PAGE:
While some mines capture vented methane to generate power or flare the methane, this image shows that a lot more work needs to be done if we are to satisfactorily reduce the greenhouse gas footprint of coal mining, even before the coal is used to produce electricity.
On some days methane concentration above 2,000 ppb extends for 50 kilometres near the coal mines. We have not encountered any other landscape with elevated readings extending for kilometres, with the exception of days when there are bushfires.
Current approximations of methane being emitted to the atmosphere are a combination of measurements and estimates. This has resulted in considerable uncertainty in the values reported to government and tallied in Australia’s greenhouse gas accounts.
Australia needs a more extensive greenhouse gas monitoring network, so that we can reduce the uncertainty in our National Greenhouse Accounts and better track progress on our international emission reduction commitments.
Our research is focused on measuring what is actually being released into the atmosphere. This is vital for properly understanding how large our greenhouse gas emissions are, and where to focus our efforts to reduce these. Clearly, further reducing emissions from coal mining is a good place to start.
This article was co-authored by Elisa Ginty, an honours candidate at UNSW.
Urban residents naturally want to stay cool. Air conditioning is the usual choice, but it can be expensive to run. Air conditioning also adds carbon pollution, creates noise and can make outdoor spaces hotter.
So what else can we do to manage increasing urban heat? And who has the ability to act?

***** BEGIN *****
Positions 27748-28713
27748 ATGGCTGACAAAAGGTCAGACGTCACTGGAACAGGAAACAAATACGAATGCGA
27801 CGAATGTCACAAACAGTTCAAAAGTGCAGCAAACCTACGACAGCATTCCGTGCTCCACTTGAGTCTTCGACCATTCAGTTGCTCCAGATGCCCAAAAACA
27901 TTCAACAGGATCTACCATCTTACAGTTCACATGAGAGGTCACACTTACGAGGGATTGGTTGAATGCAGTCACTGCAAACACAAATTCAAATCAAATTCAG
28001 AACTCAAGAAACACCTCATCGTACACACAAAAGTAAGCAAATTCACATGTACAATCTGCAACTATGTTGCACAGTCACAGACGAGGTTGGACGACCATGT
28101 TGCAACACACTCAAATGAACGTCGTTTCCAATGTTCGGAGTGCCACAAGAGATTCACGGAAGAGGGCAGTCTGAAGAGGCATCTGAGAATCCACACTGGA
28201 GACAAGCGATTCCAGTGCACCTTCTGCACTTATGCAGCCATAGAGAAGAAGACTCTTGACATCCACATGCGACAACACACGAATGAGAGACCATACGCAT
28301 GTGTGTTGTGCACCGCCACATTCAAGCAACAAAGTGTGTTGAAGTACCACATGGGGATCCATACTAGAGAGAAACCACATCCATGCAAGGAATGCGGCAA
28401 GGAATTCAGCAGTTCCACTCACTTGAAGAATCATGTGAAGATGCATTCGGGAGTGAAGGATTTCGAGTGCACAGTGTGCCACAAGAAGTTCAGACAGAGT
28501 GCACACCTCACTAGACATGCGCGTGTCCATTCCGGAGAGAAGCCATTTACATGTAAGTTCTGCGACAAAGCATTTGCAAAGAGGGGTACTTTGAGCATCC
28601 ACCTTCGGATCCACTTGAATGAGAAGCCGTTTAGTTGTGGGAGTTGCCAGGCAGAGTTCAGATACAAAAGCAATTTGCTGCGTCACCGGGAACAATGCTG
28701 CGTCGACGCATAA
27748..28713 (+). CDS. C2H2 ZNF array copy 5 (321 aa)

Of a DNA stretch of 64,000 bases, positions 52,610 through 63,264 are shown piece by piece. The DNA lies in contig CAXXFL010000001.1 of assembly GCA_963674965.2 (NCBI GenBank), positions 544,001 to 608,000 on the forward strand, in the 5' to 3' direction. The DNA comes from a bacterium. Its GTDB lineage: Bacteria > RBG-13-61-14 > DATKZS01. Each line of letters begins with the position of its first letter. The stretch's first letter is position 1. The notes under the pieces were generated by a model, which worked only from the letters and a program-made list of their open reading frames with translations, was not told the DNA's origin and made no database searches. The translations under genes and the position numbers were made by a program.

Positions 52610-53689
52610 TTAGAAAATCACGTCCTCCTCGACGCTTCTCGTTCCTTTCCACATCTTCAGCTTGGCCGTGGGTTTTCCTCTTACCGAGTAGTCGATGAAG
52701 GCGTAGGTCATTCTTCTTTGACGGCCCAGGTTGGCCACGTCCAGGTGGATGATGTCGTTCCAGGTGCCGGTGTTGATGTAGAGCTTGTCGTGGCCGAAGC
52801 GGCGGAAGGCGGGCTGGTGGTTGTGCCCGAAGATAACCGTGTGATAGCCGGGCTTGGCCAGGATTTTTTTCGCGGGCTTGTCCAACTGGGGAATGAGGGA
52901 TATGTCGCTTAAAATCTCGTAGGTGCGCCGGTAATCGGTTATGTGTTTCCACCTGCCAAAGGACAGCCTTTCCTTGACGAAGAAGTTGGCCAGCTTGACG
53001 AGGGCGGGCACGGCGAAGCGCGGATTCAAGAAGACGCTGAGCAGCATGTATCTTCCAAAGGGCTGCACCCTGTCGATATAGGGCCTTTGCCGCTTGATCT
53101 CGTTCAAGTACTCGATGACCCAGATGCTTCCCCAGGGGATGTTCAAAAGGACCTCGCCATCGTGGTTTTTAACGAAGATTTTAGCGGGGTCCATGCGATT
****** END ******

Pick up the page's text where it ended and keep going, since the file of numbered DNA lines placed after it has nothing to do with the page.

Urban planners are increasingly involved in developing and delivering urban greening strategies. While it seems like a “no brainer” to green cities, our international research shows that planners are not always comfortable with this idea.
However, green infrastructure – including street trees, green roofs, vegetated surfaces and green walls – is emerging as a viable way to help cities adapt to increased heat. Uptake of these technologies is slowly increasing in many cities around the world.
The Australian government has recognised this trend. An agenda to green Australia’s cities is now in place. Stated aims include managing climate change impacts, reducing urban heat, improving urban well-being and increasing environmental performance.
This urban greening agenda is part of the Clean Air and Urban Landscapes hub, under the National Environmental Science Program.
The broadening appeal of green infrastructure is helped by the fact it offers multiple benefits.
For example, shading from strategically placed street trees can lower surrounding temperatures by up to 6℃, or up to 20℃ over roads. Green roofs and walls can naturally cool buildings, substantially lowering demand for air conditioning. Green infrastructure can also provide habitat for wildlife, recreational opportunities for people, better management of stormwater runoff and improved urban aesthetics.
Hard surfacing, including concrete, asphalt and stone, is common in cities. It can increase urban temperatures by absorbing heat and radiating it back into the air. Green infrastructure can minimise this difficulty as it better regulates ambient air temperatures. Foliage allows local cooling through evapotranspiration, where plants release water vapour into the surrounding atmosphere.